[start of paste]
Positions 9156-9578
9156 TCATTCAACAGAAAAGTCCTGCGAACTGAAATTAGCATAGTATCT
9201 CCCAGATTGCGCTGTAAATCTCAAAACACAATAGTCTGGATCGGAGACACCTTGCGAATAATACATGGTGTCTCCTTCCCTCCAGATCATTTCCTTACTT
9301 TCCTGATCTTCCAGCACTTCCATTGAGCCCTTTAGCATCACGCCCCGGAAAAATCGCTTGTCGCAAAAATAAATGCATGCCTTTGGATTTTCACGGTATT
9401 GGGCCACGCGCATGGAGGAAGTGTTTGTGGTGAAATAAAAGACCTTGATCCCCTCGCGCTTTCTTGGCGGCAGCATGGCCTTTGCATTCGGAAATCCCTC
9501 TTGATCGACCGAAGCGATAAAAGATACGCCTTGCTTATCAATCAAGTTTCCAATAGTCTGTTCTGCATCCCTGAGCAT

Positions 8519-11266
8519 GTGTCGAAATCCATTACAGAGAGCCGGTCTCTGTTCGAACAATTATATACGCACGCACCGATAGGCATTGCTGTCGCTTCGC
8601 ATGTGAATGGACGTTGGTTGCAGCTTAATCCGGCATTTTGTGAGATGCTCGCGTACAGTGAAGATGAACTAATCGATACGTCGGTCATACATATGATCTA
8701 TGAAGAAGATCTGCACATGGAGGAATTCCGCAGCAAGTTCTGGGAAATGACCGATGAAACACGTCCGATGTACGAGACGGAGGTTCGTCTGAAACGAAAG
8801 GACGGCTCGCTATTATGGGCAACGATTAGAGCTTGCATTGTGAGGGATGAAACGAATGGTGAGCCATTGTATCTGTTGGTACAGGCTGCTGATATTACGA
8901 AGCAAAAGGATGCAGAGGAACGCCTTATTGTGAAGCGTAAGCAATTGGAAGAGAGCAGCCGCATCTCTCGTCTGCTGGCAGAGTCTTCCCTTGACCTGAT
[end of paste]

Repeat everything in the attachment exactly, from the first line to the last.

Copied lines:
Positions 9156-9578
9156 TCATTCAACAGAAAAGTCCTGCGAACTGAAATTAGCATAGTATCT
9201 CCCAGATTGCGCTGTAAATCTCAAAACACAATAGTCTGGATCGGAGACACCTTGCGAATAATACATGGTGTCTCCTTCCCTCCAGATCATTTCCTTACTT
9301 TCCTGATCTTCCAGCACTTCCATTGAGCCCTTTAGCATCACGCCCCGGAAAAATCGCTTGTCGCAAAAATAAATGCATGCCTTTGGATTTTCACGGTATT
9401 GGGCCACGCGCATGGAGGAAGTGTTTGTGGTGAAATAAAAGACCTTGATCCCCTCGCGCTTTCTTGGCGGCAGCATGGCCTTTGCATTCGGAAATCCCTC
9501 TTGATCGACCGAAGCGATAAAAGATACGCCTTGCTTATCAATCAAGTTTCCAATAGTCTGTTCTGCATCCCTGAGCAT

Positions 8519-11266
8519 GTGTCGAAATCCATTACAGAGAGCCGGTCTCTGTTCGAACAATTATATACGCACGCACCGATAGGCATTGCTGTCGCTTCGC
8601 ATGTGAATGGACGTTGGTTGCAGCTTAATCCGGCATTTTGTGAGATGCTCGCGTACAGTGAAGATGAACTAATCGATACGTCGGTCATACATATGATCTA
8701 TGAAGAAGATCTGCACATGGAGGAATTCCGCAGCAAGTTCTGGGAAATGACCGATGAAACACGTCCGATGTACGAGACGGAGGTTCGTCTGAAACGAAAG
8801 GACGGCTCGCTATTATGGGCAACGATTAGAGCTTGCATTGTGAGGGATGAAACGAATGGTGAGCCATTGTATCTGTTGGTACAGGCTGCTGATATTACGA
8901 AGCAAAAGGATGCAGAGGAACGCCTTATTGTGAAGCGTAAGCAATTGGAAGAGAGCAGCCGCATCTCTCGTCTGCTGGCAGAGTCTTCCCTTGACCTGAT